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    Suu Kyi narrative on Rohingyas worrying: Analyst

    The president of Myanmar under international pressure has, in his UN speech, promised to curb the human rights abuses against the Rohingya Muslims.

    The UN describes the Rohingya population as among the world’s most persecuted people. The tension, violence and discrimination vents from the ethnic majority Rakhine Buddhists that view them as illegal immigrants from Bangladesh although they have been native to Myanmar for centuries. 
    Aung San Suu Kyi, Nobel Peace prize winner, has conspicuously remained silent on their plight, which has drawn international criticism. Tens of thousands of Rohingyas live in appalling conditions that has been forced upon them. 
    Press TV has interviewed Mr. Raza Kazim of the Islamic Human Rights Commission in London about the repression and abuse of the Rohingyas and the lack of international response the issue has attracted. 
    What follows is an approximate transcript of the interview. 
    Press TV: Let’s look at it in general, why do you think that it is continuing although there has been pressure especially from the Muslim nations and communities. In some cases it almost seems as if the government there in Myanmar is not really paying a whole lot of attention to it? 
    Kazim: That’s right… and the problem has been that people are turning a blind eye to what’s actually going on – the powers that be, the focus, the media and so on has been very much different in terms of the way that people are looking at this. 
    And I think one of the problems has been the way that Aung San Suu Kyi was made into a darling of the West, paraded around Western capitals and seen as if all the problems in Myanmar have gone away because she has been freed because her own narrative on the Rohingya Muslims was in itself quite worrying in terms of some of the parallels that you see with nationalist movements, which are not particularly taking into account the rights of minorities.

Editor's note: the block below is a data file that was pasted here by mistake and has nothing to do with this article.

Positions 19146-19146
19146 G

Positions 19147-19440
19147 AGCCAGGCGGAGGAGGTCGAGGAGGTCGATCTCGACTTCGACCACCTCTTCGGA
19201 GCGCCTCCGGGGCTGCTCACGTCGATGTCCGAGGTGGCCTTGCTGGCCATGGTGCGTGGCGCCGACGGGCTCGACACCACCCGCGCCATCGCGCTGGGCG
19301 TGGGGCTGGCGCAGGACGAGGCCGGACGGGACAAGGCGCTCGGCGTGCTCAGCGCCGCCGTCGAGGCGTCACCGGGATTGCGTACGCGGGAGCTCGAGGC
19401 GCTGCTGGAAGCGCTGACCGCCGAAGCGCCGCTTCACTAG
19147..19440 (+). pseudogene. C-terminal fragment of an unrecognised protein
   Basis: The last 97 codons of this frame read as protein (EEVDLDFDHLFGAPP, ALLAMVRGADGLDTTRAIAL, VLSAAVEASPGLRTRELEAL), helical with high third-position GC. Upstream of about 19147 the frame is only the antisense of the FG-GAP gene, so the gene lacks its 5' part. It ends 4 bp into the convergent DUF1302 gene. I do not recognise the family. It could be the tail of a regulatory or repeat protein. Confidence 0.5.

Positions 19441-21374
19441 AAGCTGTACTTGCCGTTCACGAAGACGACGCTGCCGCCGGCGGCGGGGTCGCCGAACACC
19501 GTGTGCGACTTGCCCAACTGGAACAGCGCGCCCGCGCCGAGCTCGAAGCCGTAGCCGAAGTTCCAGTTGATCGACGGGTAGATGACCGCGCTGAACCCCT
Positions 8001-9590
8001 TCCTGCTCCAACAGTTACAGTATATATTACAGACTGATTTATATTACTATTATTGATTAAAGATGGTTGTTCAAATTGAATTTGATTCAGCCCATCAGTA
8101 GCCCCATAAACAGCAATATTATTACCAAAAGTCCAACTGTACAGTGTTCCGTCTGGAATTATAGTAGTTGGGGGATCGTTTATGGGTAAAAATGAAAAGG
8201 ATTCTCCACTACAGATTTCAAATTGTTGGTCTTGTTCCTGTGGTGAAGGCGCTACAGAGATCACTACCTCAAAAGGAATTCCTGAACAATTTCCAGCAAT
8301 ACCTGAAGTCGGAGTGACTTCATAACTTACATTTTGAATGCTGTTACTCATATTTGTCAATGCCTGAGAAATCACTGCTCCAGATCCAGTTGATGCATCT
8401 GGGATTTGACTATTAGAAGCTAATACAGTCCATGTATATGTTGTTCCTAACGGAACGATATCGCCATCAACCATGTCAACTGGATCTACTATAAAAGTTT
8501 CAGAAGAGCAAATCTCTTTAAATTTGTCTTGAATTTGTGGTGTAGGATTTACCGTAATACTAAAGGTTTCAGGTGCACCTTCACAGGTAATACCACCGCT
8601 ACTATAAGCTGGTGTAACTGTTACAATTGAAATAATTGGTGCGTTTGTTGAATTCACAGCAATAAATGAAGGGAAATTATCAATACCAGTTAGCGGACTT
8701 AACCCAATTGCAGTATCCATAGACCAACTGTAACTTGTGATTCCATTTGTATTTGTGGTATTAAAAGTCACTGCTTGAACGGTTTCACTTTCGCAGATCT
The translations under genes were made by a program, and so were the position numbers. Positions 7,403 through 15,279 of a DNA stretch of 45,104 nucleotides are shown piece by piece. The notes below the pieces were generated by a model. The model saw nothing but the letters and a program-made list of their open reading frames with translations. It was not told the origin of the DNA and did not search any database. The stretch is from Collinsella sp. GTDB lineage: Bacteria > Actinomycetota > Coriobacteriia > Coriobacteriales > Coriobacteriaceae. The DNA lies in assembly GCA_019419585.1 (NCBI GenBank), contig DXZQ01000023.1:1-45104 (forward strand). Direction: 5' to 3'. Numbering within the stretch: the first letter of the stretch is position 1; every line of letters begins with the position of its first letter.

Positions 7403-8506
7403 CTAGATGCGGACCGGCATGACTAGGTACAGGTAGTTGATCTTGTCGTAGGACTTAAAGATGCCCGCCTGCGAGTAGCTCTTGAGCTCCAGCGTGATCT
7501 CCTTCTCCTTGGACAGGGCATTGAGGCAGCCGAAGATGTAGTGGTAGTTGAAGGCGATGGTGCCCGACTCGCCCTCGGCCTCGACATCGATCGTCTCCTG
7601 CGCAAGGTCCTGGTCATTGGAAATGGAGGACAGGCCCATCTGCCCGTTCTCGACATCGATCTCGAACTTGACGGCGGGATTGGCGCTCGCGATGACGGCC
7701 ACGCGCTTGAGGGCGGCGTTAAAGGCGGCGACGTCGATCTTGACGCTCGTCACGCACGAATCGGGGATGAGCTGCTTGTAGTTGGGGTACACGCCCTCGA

And when you have a leader, a so-called democratic leader, whose attitude is more nationalistic than actually recognizing that there are people, all people that need to have rights, then that becomes a problem. 
    What’s happened as a result of that, people in the West are thinking this is something – the problem there, is in the process of going away, when in fact it’s been exacerbated and become a lot worse because of her attitude. 
    Press TV: What do you think, you’re representing Islamic Human Rights Commission in London – What do you think needs to be done in order to put the pressure on the government there in order to get results for these Muslims? 
    Kazim: I think we need to look at how and what influence of China in particular who has had a relationship in the past… what kind of pressure can be brought to bear from that side. 
    I think there is also pressure that needs to be brought to bear on the idea of continuing to make sure that the boycott and sanctions against the Myanmar government continue – it’s something that needs to be continued in that kind of narrative. 
    Press TV: What about the amount of media attention or the lack thereof, especially in the corporate media – What do you see behind this, especially in the West, there is a very short term memory that if it is not repeated constantly it’s almost as if it no longer exists – What is the reason behind that? 
    Kazim: It’s about an agenda… partly to do with resources; it’s about making sure that the resources that the Western governments will have access to as a result of recognizing the government as it currently exists – giving favorable treatment in terms of having access to those resources. And that’s one the most fundamental problems – that’s an agenda of the government. 
    And unfortunately media organizations are following the lines of the Western governments rather than actually critiquing it and analyzing the reasons for the stances that governments have taken. 
    You know, when we talk having about a media that will question and see what the issues are for the stances that governments have taken, we don’t see that independence actually being carried out in terms of what is a responsibility of the media in the different Western countries. 
    That problem is quite embedded within the culture of the media and it’s something that if they’re not going to be on message with, then they are going to be brought to book. And it’s something that is continuing and that is what you see as a result of this – a lack of independent scrutiny of the actions of the Western government’s with regards to this particular case.

    Sources Here: